"Computers matter," Shaffer suggests, "because they make good games accessible to more people. Technology lets more people experience a wider range of powerful learning experiences."
Computer simulations allow learners to play with reality, create models and do things that otherwise would be too costly, too complicated or too dangerous to do, he explains. "With a computer, the kinds of things you can let kids play with — and learn from — are almost limitless," he says.
While the tools are new, the basic idea isn't. Shaffer traces the philosophical foundation of his work back a century, to John Dewey's progressive vision of "learning to solve real problems by working on real problems." That perspective has led to Shaffer's focus on how people who do things that matter in the world learn to think creatively about the things they do.
"We want to be able to think in innovative ways that matter in the world today," says Shaffer.
He is among a growing cadre of scholars who are exploring the educational potential of games and technology. At UW-Madison, Shaffer joined with several faculty colleagues, representing three School of Education departments, to form the Games and Professional Practice Simulations (GAPPS) Group. This group is part of the Advanced Digital Learning (ADL) Initiative to study and build learning systems that use digital game technologies to immerse learners in worlds where they use the skills and values of professionals to solve complex problems.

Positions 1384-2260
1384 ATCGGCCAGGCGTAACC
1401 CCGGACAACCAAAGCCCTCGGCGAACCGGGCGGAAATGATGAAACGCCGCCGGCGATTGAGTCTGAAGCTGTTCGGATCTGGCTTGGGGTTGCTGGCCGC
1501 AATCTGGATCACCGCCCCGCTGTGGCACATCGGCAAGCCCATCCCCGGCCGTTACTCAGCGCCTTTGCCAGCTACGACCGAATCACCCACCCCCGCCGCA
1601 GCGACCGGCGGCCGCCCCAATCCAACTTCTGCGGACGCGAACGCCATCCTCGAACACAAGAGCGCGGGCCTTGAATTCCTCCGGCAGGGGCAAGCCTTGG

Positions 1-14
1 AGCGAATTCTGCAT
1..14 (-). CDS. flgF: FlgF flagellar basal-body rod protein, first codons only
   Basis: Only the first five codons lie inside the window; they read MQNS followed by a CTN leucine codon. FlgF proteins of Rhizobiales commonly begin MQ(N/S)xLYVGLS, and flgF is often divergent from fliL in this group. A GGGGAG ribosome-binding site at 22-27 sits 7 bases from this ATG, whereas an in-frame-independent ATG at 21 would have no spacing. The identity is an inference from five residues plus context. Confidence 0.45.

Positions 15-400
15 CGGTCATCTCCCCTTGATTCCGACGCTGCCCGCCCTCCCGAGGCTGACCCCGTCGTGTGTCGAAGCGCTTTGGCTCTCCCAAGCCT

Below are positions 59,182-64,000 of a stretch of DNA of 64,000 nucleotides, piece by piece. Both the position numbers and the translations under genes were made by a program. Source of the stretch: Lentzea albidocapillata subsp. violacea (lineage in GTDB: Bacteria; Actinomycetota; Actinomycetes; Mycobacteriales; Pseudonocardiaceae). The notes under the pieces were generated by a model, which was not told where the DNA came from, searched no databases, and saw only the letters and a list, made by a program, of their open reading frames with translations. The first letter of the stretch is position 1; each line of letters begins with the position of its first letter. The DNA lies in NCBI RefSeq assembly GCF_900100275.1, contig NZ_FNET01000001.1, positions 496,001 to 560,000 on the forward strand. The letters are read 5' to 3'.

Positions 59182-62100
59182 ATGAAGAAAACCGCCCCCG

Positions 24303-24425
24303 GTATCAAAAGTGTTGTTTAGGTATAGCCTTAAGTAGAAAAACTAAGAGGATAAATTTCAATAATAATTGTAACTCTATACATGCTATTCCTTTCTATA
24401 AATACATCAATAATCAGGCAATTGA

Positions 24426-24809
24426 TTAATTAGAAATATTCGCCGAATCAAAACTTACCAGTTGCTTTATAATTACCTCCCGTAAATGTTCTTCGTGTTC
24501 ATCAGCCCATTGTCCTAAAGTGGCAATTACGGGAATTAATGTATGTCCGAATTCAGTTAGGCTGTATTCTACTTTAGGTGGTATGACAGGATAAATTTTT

The GAPPS Group recently received $3 million in grants from the John D. and Catherine T. MacArthur Foundation to design and develop innovative game modules, curriculum and tools to support young people's media literacy. Shaffer's efforts to create learning games are among the projects receiving MacArthur Foundation funding.
The MacArthur grant — part of a broad $50 million initiative — reinforces "the argument that games could be a good thing have been made and accepted," Shaffer says. "Parents and teachers need to understand that games are something we need to take seriously."
He wrote "How Computer Games Help Children Learn" in nonacademic language with the needs of those audiences in mind.
"Computer games can be good for kids," he explains. "However, there are bad games out there, just as there are bad books. So adults who care about what children learn have to educate themselves about games — and, more important, start to think about learning in new ways for the digital age of global competition. We have our work cut out for us."
With games, as with books, Shaffer urges parents and teachers to serve as models and guides. "We have an opportunity to engage with kids about the games they play," he says.
He notes that, despite the abundance on the market, relatively few games promote learning in ways that he advocates. Most of the simulations used in his studies are not commercially available. To help parents and teachers, he offers key messages and advice in each chapter of the book. By calling attention to the scarcity of good learning simulations, he also wants to prod designers to develop more serious games.
Despite the challenges he sees ahead, Shaffer remains hopeful about the future of computer games for learning. He notes that more and more adults, including newer teachers, have grown up with computers and are playing games.
"The tide is moving, and a shift is under way," he says. At the same time, the pace at which technology is advancing is so fast that it's difficult to keep up. "It is easy to forget that we have come a long way already," Shaffer says. "But to take the next steps, we need to question our assumptions about computers, about school, about games and about learning itself."
To learn more about Shaffer's work, visit http://epistemicgames.org/